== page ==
I’d argue that there isn’t anyone in music who had a more eventful year than Future. For Future, his 2015 started in October 2014 with the release of his Monster mixtape; a tape that saw him backtrack from that pop direction of his last album Honest and return to a grimier, street aesthetic while still maintaining just as much vulnerability. “Throw Away” is a breakup song in the truest sense: full of anger, defensiveness, passion and tears. It’s at one moment completely ridiculous (“fucking these hoes mean too damn much to you”) and the next extremely open-hearted (“if loving me in public ain’t safe, you can take my love and hide it”). “Codeine Crazy” is just textbook depression: an open admission to taking drugs to feel better about life. Future followed Monster up with 2 more great mixtapes (Beast Mode and 56 Nights) that follow this same trajectory before releasing his 3rd album, Dirty Sprite 2. DS2 is one long sad party: the musical embodiment of being in the coolest place imaginable: bottles popping, money being thrown around and beautiful people everywhere and yet still feeling like shit because you realize you’re still empty inside. What separates Future the most from the other artists mentioned in this essay is that his feelings are rarely explicit. They come out in fragments and bursts during songs that on the face feel like party records or drug glorification. When Future raps that he’s “an addict and I can’t even hide it”, it’s nothing short of a cry for help hidden in your favorite chest pumping, turn up song. This is even more apparent in his collab record with Drake, What A Time To Be Alive. Both rappers more often than not, seem to be recording two different albums.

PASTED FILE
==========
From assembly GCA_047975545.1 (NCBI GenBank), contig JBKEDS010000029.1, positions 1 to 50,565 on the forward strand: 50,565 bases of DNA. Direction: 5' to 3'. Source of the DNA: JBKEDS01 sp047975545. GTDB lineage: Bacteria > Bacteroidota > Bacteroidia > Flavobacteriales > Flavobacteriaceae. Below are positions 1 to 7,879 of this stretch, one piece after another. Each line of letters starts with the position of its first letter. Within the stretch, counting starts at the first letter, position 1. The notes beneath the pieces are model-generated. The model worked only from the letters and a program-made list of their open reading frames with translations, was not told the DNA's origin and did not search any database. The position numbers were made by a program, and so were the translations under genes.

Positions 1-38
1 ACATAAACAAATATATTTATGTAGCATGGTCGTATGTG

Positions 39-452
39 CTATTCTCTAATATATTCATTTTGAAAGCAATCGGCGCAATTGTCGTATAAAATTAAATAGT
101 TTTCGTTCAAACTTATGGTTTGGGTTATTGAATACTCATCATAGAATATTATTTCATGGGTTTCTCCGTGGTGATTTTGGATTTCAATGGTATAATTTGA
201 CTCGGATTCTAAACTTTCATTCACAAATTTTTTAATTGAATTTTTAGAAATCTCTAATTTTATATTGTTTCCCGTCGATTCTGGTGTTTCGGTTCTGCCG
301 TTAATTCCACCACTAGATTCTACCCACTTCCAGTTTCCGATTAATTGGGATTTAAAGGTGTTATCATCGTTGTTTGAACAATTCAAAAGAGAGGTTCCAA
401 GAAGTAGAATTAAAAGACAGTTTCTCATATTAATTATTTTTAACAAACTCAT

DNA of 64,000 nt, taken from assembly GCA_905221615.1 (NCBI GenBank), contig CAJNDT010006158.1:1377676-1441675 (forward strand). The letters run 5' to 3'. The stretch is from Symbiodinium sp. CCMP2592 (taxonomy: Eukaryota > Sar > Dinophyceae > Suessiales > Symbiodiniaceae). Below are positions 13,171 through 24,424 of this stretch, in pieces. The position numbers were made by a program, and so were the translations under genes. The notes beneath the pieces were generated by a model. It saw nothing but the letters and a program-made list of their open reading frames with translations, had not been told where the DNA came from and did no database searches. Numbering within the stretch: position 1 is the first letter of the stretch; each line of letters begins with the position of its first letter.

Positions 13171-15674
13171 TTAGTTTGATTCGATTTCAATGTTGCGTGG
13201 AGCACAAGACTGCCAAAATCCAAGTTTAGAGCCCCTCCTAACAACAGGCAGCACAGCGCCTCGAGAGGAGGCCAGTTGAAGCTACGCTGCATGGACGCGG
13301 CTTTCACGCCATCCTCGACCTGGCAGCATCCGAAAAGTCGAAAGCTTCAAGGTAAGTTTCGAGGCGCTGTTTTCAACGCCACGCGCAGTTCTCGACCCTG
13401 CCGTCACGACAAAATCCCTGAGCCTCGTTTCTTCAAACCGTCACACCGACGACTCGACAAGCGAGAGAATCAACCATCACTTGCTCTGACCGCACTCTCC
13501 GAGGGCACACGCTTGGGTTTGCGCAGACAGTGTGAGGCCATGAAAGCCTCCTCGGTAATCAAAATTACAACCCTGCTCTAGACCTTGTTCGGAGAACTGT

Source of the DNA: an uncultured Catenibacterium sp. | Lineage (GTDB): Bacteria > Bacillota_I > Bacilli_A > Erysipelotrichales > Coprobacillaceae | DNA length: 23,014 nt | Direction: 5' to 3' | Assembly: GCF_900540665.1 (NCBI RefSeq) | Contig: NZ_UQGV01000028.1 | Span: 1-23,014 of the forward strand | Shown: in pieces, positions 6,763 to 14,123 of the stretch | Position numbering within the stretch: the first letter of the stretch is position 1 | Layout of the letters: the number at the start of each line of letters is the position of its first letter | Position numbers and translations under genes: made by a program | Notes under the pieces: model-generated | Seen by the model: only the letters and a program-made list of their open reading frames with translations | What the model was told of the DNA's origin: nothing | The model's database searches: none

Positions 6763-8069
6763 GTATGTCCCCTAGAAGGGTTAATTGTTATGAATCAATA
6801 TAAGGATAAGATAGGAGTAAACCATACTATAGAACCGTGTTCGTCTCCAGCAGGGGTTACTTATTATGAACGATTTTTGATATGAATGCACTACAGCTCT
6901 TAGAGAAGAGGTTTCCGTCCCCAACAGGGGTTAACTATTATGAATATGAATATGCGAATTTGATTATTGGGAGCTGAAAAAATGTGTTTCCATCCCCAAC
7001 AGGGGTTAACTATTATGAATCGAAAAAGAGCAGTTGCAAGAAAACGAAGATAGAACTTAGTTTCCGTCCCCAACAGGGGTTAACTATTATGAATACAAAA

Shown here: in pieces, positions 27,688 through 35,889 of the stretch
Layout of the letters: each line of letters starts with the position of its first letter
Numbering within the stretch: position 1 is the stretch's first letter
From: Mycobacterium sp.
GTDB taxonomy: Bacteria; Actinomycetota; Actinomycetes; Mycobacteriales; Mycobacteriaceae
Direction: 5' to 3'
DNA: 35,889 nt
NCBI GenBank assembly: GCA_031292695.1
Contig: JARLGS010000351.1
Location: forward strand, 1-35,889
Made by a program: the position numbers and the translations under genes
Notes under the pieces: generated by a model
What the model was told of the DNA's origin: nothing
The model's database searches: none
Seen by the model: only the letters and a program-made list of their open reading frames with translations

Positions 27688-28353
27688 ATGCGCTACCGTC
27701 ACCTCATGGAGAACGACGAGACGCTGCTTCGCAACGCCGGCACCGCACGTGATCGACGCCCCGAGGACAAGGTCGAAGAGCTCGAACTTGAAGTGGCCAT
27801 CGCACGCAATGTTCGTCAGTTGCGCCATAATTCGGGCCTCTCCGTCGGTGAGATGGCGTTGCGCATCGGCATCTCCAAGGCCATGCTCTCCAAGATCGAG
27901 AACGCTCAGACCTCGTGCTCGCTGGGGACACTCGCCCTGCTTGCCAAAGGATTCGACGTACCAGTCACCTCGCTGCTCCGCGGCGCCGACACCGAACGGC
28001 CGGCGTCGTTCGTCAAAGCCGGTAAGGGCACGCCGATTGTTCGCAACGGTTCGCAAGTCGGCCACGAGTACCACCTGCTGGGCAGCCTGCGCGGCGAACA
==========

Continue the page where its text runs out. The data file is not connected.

Future isn’t even hiding his depression most of the time here: going from heartbreak and sadness in “Digital Dash” to survivor’s remorse in “Live From The Gutter”. WATTBA is not a great record but it is an interesting one full of more pain that was probably expected from casual fans of Future (and from the album title itself). A fun activity that many people who are charged with writing about music seem to be engaging in is the contrasting of Drake and Future as the story between an opportunistic, vain sycophant (Drake) and a nihilistic, pure street rapper (Future) but these labels are unfair to both men. Drake has spent an entire career wearing his heart on his sleeve for better or for worse. Regardless of whether or not you think the music is good, Drake is an artist who expresses everything about himself. He’s an open book: we know when he’s in love, when his heart aches, when he’s being passive aggressive or condescending and when he’s just committing to the “business of rap” in order to sell himself as a product.